1.2. Gluing Polygons 3
all glued together. As the bug looks in various directions, he sees 4
little quarter-disks that glue together to form a single disk. Even at
the corner(s), the bug thinks that he is living in the Euclidean plane.
Modulo a ton of details, we have shown that the square torus has
no edges at all. At every point it “looks locally” like the Euclidean
plane. In particular, it is perfectly flat at every point. At the same
time, the square torus is bounded, like the sphere.
The torus is such a great example that it demands a careful and
rigorous treatment. The first question that comes to mind is What do
we mean by a surface? We will explain this in Chapter 2. Roughly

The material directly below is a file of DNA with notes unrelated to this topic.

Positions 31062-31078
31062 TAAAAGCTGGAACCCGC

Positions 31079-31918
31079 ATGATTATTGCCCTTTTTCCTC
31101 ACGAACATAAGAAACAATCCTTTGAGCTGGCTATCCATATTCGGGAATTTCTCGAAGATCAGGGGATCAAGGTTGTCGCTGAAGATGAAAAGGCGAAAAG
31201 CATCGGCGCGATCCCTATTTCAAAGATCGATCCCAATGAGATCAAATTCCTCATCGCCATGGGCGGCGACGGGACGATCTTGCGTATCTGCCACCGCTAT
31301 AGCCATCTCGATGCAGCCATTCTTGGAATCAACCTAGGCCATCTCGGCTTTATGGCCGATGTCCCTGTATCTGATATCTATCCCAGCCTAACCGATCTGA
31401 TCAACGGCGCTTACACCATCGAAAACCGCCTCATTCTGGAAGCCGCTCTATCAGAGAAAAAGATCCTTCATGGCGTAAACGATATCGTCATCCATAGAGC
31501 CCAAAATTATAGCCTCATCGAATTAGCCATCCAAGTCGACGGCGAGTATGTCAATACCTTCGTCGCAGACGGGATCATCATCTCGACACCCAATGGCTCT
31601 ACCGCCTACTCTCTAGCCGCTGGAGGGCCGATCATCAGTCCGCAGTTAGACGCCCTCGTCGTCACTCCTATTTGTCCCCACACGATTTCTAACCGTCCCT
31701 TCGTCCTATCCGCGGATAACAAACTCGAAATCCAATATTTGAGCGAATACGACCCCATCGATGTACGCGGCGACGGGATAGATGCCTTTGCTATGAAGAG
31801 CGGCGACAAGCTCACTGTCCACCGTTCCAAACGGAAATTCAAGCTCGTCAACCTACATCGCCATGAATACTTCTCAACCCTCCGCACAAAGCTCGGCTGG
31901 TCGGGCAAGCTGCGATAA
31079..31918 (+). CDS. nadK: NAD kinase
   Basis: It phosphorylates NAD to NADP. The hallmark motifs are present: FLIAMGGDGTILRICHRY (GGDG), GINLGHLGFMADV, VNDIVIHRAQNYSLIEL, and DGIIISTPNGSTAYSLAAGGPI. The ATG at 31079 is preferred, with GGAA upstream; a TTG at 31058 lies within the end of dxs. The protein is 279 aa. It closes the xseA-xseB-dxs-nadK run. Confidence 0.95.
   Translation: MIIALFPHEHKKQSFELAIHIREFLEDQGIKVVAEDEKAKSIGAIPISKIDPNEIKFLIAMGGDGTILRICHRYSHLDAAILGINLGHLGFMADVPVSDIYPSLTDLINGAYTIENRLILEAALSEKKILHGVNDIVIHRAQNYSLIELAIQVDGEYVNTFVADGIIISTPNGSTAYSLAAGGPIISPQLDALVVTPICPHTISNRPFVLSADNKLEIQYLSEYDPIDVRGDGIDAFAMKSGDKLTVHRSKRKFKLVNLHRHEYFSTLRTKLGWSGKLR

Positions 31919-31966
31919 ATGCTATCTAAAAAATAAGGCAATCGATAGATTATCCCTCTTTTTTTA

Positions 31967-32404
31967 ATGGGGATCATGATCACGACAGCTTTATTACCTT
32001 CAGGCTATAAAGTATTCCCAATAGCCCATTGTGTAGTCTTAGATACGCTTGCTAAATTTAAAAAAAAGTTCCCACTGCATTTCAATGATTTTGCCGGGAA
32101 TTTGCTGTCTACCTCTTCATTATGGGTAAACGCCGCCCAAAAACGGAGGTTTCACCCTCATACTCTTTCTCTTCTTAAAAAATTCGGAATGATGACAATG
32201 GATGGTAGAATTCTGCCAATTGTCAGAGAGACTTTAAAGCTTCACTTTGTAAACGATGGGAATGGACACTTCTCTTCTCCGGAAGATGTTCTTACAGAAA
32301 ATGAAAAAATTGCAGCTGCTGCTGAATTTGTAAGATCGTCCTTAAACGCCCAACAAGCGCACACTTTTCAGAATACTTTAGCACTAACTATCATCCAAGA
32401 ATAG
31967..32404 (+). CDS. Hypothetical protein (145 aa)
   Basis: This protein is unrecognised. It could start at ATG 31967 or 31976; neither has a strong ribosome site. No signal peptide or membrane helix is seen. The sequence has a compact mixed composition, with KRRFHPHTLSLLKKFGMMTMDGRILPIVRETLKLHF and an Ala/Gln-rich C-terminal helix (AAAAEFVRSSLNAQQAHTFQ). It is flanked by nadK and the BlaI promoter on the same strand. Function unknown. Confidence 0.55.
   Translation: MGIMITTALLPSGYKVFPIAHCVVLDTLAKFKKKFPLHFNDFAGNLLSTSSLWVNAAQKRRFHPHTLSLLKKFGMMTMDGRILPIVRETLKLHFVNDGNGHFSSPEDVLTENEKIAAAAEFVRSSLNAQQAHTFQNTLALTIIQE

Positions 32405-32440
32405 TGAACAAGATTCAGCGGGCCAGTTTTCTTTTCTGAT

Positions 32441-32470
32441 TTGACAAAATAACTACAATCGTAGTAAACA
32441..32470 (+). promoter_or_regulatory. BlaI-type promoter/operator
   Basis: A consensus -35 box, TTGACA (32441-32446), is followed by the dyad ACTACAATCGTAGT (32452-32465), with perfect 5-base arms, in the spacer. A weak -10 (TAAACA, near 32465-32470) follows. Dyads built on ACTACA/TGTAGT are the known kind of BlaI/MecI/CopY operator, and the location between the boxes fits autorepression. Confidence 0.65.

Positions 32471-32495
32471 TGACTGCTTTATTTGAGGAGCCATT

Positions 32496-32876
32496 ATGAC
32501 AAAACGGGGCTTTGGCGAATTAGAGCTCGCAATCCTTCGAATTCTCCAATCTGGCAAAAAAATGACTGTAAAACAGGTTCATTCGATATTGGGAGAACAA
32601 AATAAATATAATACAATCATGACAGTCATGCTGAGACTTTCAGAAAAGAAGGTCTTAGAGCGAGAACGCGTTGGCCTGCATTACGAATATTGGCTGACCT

speaking, a surface is a space that “looks like” the Euclidean plane in
the vicinity of each point. We do not want to make the definition of
“looks like” too restrictive. For instance, a little patch on the sphere
does not look exactly like the Euclidean plane, but we still want the
sphere to count as a surface. We will make the definition of “looks
like” flexible enough so that the sphere and lots of other examples all
count.
1.2. Gluing Polygons
In Chapter 3 we give many examples of surfaces and their higher-
dimensional analogues, manifolds. One of the main tools we use is
the gluing construction. The square torus construction above is the
starting point for a whole zoo of related constructions.
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1
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Figure 1.2. Another torus
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